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Mark Oliphant’s adventures in atomic wonderland

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journal contribution
posted on 2010-12-15, 00:00 authored by Kathryn KeebleKathryn Keeble
Australian physicist Mark Oliphant came to hold two oppositional views, both pro and anti nuclear weapons research. This, together with the dimensions of his ‘larger than life’ personality, impacted on his scientific reputation in the fall-out of Australia’s ‘McCarthyism’. Despite his bullying the Americans into funding the A-Bomb project, the atomic juggernaut unleashed on the world caused Oliphant to rethink his role as a scientist. Oliphant clashed with American hegemony and the Menzies Government’s duplication of the ‘Reds under the Bed’ paranoia in Australia in the 1950s. His outspokenness on the danger of nuclear proliferation found him out of step with the changed political climate of the Cold War. Drawing on neglected archival material and using a Brechtian theatrical mode, my play Ion Man’s Adventures in Atomic Wonderland investigates the tragic dimensions of a man who never fully understood, as Thomas Kuhn explained (The Structure of Scientific Revolutions), that scientific research is determined as much by politics and ideology as by the desire to understand the world.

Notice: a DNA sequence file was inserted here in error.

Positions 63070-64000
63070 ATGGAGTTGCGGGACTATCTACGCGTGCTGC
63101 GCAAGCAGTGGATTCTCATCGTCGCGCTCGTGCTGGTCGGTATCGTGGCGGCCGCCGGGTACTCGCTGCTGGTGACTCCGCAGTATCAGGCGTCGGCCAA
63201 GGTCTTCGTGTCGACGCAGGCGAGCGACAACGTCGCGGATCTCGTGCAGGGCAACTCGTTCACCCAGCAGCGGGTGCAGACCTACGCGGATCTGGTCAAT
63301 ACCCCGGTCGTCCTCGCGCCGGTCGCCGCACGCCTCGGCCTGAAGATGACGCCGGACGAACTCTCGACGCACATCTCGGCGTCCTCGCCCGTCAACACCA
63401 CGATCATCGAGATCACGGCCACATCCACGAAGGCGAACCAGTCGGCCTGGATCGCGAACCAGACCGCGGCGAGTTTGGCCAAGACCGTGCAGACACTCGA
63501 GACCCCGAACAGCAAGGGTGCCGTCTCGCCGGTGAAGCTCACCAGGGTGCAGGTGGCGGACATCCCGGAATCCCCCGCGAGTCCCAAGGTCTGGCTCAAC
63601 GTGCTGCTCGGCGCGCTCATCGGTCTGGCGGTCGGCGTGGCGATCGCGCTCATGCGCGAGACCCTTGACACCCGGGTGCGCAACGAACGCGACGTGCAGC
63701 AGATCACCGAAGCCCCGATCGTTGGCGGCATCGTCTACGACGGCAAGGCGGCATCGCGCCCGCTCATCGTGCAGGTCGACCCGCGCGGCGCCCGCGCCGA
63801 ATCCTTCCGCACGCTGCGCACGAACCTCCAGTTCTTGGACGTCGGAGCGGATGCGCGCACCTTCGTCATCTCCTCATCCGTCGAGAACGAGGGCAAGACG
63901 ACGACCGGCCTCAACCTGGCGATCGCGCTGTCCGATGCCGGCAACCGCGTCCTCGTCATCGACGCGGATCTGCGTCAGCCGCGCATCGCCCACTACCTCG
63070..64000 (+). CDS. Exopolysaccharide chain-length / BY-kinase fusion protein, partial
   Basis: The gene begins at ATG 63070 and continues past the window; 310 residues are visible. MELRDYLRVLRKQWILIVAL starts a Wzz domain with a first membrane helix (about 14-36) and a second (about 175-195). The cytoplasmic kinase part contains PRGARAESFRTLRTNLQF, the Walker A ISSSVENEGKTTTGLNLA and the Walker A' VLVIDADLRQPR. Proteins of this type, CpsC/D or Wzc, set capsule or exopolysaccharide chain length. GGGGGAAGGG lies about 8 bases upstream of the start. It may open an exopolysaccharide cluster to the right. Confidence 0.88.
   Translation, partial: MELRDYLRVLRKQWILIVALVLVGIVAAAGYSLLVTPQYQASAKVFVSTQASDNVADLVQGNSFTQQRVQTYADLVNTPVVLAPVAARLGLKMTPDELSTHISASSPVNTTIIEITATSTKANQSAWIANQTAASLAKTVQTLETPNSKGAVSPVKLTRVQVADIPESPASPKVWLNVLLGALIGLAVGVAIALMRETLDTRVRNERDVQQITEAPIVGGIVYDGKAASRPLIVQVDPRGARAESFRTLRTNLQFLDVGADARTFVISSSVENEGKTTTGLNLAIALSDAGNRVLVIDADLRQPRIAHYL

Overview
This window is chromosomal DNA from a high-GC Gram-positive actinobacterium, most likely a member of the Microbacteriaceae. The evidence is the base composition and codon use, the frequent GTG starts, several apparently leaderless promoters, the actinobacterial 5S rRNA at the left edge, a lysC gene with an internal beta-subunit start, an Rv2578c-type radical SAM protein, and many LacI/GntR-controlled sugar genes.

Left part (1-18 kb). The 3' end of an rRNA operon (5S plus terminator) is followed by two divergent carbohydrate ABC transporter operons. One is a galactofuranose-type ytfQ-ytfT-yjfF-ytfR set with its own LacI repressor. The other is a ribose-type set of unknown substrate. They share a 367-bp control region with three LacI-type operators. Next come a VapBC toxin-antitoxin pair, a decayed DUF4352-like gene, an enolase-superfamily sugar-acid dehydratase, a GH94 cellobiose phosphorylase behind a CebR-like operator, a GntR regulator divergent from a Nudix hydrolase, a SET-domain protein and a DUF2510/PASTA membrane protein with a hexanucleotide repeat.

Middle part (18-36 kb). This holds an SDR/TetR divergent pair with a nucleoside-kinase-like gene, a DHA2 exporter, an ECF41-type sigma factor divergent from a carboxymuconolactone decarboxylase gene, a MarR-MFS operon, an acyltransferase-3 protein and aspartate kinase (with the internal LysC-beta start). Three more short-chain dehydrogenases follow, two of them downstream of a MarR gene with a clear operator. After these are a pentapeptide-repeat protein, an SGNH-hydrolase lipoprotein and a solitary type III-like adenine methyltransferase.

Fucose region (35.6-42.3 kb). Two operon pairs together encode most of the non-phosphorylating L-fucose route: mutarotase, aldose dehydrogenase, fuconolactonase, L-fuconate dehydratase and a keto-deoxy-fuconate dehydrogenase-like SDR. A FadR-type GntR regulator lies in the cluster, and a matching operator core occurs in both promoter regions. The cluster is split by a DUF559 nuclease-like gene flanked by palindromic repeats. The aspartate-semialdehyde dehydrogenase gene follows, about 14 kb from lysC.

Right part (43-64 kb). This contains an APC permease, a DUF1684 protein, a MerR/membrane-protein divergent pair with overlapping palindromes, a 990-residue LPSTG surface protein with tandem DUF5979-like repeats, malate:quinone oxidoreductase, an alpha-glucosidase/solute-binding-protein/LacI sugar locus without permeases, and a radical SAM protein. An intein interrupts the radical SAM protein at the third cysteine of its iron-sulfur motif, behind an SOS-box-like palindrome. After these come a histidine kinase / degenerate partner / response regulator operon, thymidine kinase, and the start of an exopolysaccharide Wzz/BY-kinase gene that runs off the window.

History

Journal

Double dialogues

Volume

13

Issue

Summer 2010

Pagination

1 - 11

Publisher

Double Dialogues

Location

Canterbury, Vic.

ISSN

1447-9591

Language

eng

Publication classification

C1.1 Refereed article in a scholarly journal

Copyright notice

2010, Double Dialogues

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